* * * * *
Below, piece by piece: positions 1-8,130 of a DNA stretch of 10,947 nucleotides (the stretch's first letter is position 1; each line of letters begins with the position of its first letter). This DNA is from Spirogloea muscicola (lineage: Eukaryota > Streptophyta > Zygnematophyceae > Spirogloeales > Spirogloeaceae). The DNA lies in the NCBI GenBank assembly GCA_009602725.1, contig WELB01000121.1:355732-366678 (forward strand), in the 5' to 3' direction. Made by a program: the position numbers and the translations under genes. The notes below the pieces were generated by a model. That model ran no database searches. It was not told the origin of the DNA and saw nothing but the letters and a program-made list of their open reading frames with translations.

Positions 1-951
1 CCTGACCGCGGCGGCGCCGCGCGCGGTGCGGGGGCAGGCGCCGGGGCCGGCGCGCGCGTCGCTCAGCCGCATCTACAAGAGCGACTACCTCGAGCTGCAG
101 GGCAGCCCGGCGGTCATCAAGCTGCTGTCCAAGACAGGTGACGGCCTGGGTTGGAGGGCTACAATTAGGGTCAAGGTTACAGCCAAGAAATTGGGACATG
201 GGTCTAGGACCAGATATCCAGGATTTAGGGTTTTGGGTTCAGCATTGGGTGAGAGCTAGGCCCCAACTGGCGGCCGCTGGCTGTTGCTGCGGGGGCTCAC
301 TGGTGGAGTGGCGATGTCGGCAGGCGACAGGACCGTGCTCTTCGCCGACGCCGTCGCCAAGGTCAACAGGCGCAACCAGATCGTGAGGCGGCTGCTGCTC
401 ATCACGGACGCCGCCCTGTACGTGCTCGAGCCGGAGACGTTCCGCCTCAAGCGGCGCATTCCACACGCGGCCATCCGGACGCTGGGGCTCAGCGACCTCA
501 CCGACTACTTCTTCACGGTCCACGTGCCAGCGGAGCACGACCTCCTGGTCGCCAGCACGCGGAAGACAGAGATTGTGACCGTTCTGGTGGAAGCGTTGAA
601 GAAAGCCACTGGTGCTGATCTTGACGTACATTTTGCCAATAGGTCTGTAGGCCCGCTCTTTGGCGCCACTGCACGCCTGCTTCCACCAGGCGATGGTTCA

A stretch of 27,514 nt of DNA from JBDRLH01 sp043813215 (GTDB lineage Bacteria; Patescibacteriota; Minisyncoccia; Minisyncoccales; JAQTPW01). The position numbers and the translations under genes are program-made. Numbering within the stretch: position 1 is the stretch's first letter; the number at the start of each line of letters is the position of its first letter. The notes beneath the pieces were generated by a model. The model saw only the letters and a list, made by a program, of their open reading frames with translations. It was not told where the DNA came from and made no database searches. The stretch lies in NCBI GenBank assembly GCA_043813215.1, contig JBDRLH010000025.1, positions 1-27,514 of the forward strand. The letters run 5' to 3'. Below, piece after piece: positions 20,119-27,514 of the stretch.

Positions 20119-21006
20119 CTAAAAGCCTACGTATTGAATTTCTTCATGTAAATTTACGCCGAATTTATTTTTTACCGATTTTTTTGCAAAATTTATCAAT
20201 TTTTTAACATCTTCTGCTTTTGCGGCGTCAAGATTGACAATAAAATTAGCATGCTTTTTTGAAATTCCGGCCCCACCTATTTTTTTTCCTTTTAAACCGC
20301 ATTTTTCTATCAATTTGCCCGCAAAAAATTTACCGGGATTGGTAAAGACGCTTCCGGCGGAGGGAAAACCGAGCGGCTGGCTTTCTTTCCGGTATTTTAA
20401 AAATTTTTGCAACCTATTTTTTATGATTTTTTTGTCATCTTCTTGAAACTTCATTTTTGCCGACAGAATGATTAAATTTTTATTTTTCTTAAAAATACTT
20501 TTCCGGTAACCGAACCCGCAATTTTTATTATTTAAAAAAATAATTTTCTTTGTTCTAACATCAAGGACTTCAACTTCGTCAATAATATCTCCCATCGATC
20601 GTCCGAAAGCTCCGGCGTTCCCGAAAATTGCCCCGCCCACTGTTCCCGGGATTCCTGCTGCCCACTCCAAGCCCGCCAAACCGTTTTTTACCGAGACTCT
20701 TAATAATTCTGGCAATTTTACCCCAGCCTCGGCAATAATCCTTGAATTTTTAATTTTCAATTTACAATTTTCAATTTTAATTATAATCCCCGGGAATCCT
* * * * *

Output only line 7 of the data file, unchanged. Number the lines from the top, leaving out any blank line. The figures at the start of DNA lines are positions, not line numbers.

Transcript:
401 ATCACGGACGCCGCCCTGTACGTGCTCGAGCCGGAGACGTTCCGCCTCAAGCGGCGCATTCCACACGCGGCCATCCGGACGCTGGGGCTCAGCGACCTCA